The Romney presidential campaign on recently came out firmly against the production tax credit for wind power.
If the Washington scuttlebutt is to believed, that stand torpedoed a bipartisan agreement that could have extended the PTC past its end-of-year expiration date.
The New York Times, citing Senate Finance Committee sources, reports that after "hard-fought" negotiations had apparently brought agreement on a package of business tax breaks that included the wind tax credit, Senate Republicans suddenly removed the PTC "to show their loyalty to presumptive presidential nominee Mitt Romney."
On Monday, a spokesman for Romney's campaign in Iowa had told the Des Moines Register that Romney "will allow the wind credit to expire, end the stimulus boondoggles, and create a level playing field on which all sources of energy can compete on their merits."
Congressional Democrats and President Obama have been strong advocates for the tax credit, as have a number of Republicans, particularly in states where wind power has been a jobs booster – like Iowa and Colorado. But despite having what qualifies in Washington these days as bipartisan support, efforts by wind power proponents to extend the credit beyond its Dec. 31 expiration have stalled in the Senate, where the requirement of 60 votes to pass legislation has proved insurmountable.
The credit, worth 2.2 cents for every kilowatt-hour of power produced, generally has run for two years but hasn't been allowed to expire since 2004.
Every time the tax credit has expired, the wind industry has gone into virtual hibernation – and that's the forecast again from the American Wind Energy Association. It says 37,000 jobs could be lost if the PTC doesn't gain an extension, and soon.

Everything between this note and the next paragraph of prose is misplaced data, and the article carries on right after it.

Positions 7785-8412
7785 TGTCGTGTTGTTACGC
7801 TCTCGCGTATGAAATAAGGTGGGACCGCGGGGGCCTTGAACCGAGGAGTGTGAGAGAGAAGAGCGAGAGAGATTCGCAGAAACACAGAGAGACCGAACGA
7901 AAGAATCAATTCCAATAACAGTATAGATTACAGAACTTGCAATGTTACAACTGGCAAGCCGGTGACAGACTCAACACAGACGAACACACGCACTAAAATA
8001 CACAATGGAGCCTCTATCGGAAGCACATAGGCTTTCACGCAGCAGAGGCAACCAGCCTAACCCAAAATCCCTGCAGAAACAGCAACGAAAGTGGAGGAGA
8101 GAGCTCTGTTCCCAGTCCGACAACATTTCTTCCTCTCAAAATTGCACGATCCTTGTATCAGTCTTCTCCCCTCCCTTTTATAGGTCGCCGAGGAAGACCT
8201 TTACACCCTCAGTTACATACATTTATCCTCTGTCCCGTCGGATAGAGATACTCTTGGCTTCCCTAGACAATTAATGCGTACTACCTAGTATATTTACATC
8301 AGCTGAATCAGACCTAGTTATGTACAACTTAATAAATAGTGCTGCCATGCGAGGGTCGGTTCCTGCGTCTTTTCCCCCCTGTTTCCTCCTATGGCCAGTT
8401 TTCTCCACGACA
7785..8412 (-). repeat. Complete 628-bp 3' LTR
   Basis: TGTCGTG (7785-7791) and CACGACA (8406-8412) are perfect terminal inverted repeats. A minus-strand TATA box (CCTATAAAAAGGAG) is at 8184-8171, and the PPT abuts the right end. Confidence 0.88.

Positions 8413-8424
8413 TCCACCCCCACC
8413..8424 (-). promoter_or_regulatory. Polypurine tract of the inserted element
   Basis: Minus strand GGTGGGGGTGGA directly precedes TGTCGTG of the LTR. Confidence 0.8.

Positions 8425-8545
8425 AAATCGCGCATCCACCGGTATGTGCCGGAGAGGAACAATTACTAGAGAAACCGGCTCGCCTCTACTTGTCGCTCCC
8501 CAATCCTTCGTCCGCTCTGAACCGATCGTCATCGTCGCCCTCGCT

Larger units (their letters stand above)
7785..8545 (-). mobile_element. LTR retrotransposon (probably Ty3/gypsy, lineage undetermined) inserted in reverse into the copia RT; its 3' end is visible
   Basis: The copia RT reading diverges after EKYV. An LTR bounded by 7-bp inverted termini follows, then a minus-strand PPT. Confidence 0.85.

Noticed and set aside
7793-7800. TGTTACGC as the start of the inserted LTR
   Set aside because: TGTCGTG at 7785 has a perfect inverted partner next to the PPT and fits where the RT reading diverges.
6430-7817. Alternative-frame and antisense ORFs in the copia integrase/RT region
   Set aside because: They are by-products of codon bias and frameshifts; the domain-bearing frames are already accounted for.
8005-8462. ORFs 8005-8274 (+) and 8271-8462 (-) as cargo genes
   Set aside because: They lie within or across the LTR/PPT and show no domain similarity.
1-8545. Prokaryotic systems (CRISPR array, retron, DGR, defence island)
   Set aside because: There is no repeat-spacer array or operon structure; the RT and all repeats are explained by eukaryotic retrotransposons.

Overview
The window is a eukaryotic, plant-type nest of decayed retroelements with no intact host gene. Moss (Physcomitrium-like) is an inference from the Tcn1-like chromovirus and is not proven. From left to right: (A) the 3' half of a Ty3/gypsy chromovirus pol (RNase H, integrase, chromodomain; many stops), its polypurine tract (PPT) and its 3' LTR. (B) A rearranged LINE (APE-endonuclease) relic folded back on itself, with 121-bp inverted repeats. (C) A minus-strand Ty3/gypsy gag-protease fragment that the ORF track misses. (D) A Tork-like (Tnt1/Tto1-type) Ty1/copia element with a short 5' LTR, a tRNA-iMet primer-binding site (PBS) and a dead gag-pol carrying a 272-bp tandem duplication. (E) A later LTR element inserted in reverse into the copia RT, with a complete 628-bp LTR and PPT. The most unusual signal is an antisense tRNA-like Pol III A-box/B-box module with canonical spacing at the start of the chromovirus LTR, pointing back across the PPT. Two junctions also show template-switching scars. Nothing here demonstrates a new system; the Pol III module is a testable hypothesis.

Romney himself was overseas on Monday when the news broke that he was lining up solidly against the PTC for wind, but it caused a big stir, and today's news out of Washington suggests it could continue to ripple through the presidential campaign.
In a Politco story today, Sen. Orrin Hatch, the ranking Republican on the Finance Committee, said the exclusion of the PTC this week was unrelated to Romney's position. He also suggested Romney's stance on the PTC might be squishier than the campaign made it out to be, with support for a phase-out, instead of an immediate expiration, possible.
"Almost everybody admits that if you're going to do this, you're going to have to phase it out," he said. "I don't know of anybody who objected to that concept, and I think that might be more consistent with Mitt Romney's feelings."
According to the Times, the PTC might still survive the reported contretemps caused by Romney's opposition. The paper said Finance Committee Chairman Max Baucus (D-Mont.) "has pledged to put the credit back when the committee takes up the plan … (and) ultimately, even Republicans believe he will prevail."